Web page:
Guide to Using the Stochastic Oscillator Indicator

The Stochastic Oscillator is a valuable indicator for assessing momentum or trend strength. It, along with other oscillators, is relatively easy to understand with clear buy and sell signals. However, relying too heavily on these signals without deeper understanding can lead to disappointing results. To avoid such pitfalls, new traders must have a solid grasp of the Stochastic Oscillator.

What is the Stochastic Oscillator?

The Stochastic Oscillator is a momentum indicator that evaluates whether a security is overbought or oversold compared to its price range over a specific period. Essentially, it measures the price level as a percentage of the range (high price – low price) over a determined period.

Guide to Using the Stochastic Oscillator Indicator


How Does the Stochastic Oscillator Work?

The Stochastic Oscillator consists of two lines oscillating between two horizontal lines. The solid black line in the image below is called %K, calculated using a specific formula (explained later), while the red dashed line is the 3-period moving average of the %K line.

Prices are considered ‘overbought’ when both lines break above the upper horizontal line (typically the 80 threshold) and ‘oversold’ when they break below the lower horizontal line (typically the 20 threshold).

Timing Entries

The Stochastic Oscillator provides insights when determining entry points. When both lines are above the ‘overbought’ level (80) and the %K line crosses below the dotted %D line, this is considered a signal to enter a short position. Conversely, when the %K line crosses above the %D line while both lines are below the ‘oversold’ level (20), it is a signal to enter a long position.

Traders should not blindly trade based solely on overbought/oversold levels. It is crucial to understand the overall trend and filter trades accordingly.

Guide to Using the Stochastic Oscillator Indicator


When looking at the USD/SGD chart below, since the overall trend is downwards, traders should only look for short entry signals at the overbought levels. Only when the trend reverses or a trading range is established should traders look for long entry points in oversold conditions.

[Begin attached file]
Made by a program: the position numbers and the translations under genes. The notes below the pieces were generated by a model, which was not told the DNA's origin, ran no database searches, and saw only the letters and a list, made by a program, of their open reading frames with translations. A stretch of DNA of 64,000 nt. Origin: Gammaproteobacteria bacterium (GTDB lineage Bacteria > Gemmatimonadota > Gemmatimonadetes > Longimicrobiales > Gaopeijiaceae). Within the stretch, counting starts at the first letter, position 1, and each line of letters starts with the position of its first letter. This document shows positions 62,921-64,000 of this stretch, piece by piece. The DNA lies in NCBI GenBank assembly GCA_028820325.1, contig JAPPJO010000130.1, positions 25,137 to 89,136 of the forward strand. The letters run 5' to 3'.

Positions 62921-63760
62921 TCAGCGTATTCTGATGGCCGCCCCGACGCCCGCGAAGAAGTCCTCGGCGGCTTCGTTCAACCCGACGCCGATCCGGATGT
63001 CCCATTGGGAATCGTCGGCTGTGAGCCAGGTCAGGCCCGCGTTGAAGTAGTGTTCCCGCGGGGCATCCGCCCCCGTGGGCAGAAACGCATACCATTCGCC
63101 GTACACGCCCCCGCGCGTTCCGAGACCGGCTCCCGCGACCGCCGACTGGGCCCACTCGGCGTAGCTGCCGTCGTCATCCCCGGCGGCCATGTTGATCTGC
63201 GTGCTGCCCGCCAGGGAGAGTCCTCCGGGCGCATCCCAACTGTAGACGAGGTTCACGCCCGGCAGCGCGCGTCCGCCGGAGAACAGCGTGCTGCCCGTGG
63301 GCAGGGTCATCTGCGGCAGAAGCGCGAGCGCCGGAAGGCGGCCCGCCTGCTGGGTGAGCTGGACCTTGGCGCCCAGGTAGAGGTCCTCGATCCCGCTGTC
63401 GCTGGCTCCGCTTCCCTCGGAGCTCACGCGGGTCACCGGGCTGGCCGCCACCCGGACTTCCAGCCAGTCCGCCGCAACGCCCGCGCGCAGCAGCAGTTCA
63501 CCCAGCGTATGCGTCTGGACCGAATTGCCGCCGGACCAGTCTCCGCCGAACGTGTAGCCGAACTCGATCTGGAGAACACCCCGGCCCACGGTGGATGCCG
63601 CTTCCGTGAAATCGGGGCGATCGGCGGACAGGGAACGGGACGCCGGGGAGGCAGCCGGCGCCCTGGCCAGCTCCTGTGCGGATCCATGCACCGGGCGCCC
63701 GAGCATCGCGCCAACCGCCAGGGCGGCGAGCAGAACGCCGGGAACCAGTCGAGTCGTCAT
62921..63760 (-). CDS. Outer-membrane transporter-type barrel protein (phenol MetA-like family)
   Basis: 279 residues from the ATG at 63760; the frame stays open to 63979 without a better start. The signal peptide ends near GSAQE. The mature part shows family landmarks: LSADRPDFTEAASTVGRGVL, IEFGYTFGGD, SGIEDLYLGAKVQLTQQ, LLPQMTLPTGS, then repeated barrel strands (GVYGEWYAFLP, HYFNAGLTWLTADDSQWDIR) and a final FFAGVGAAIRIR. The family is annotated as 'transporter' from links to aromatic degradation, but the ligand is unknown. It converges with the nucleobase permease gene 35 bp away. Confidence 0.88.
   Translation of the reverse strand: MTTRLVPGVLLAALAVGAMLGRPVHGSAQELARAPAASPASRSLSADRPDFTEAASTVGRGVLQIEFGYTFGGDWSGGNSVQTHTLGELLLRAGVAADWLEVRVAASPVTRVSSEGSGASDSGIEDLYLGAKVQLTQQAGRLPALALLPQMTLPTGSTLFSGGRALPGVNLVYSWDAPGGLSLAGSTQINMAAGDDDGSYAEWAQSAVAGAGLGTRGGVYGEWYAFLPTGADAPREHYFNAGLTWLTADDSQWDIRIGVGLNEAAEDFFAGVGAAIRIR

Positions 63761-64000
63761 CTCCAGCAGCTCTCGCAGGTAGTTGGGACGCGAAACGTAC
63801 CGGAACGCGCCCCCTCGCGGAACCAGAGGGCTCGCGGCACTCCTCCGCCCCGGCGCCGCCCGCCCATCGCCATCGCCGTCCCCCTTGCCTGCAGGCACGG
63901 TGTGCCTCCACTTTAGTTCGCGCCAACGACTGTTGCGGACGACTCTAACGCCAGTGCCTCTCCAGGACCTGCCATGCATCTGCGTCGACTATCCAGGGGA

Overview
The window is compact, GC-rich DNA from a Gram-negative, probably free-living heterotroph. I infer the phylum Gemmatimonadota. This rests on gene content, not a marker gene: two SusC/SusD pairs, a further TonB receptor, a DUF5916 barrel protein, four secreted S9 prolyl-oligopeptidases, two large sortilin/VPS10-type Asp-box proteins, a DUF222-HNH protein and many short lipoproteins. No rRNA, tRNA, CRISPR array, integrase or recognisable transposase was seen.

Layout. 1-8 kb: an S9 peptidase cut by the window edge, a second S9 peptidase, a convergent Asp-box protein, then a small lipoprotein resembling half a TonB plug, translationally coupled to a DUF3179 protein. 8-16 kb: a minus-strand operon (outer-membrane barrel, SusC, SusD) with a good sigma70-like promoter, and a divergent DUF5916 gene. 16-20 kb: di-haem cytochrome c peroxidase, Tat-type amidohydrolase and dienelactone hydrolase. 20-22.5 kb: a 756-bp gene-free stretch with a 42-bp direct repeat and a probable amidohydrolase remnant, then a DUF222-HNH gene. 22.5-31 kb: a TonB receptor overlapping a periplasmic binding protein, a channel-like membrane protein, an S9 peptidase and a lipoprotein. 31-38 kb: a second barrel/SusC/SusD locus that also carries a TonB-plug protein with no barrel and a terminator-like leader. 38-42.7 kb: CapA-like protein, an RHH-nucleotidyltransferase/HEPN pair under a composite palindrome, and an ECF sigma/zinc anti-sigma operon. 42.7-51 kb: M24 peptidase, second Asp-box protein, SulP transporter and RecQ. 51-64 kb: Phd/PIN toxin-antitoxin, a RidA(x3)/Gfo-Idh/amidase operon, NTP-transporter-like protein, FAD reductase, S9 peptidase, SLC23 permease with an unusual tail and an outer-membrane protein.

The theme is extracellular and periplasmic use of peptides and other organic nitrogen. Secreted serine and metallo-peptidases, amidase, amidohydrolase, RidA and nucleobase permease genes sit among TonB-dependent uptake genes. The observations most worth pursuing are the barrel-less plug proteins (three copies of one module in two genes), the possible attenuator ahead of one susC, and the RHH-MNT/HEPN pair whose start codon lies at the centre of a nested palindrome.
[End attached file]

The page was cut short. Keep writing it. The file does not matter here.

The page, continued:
Guide to Using the Stochastic Oscillator Indicator

Stochastic Oscillator Formula

The following formula is calculated for a 14-period stochastic oscillator. The period can be adjusted to suit the desired timeframe.

Calculating %K:



  • C = Most recent closing price
  • L14 = Lowest price over the past 14 periods
  • H14 = Highest price over the past 14 periods

Calculating %D:

%D=Simple Moving Average of %K

The most common %D calculation is a 3-period moving average.

Advantages and Disadvantages of the Stochastic Oscillator

Traders need to understand the pros and cons of the Stochastic Oscillator to maximize its utility.


  • Easy to Understand: The indicator is straightforward to grasp and use.
  • Clear Entry/Exit Signals: Provides clear buy/sell signals.
  • Frequent Signals: Depending on the chosen time settings, it can generate frequent signals.
  • Widely Available: It is available on most technical analysis tools.


  • False Signals: The Stochastic Oscillator can generate false signals if used incorrectly.


The Stochastic Oscillator is an excellent tool for identifying overbought and oversold conditions over a specific period. It is favored by many traders when prices are oscillating within a range, resulting in reliable signals. However, traders should avoid blindly shorting at overbought levels in an uptrend or going long in a downtrend.


  1. Identifying Entry Points:
    • When the %K line crosses below the %D line in the overbought region (above 80), it signals a potential short entry.
    • Conversely, when the %K line crosses above the %D line in the oversold region (below 20), it signals a potential long entry.
  2. Trend Filtering:
    • In a downtrending market, like the USD/SGD example, focus on short signals at overbought levels to align with the trend.
    • In an uptrending market, look for long signals at oversold levels to ensure trades are in the direction of the overall trend.

By integrating the Stochastic Oscillator with an understanding of the broader market trend and proper risk management, traders can enhance their decision-making process and avoid common pitfalls.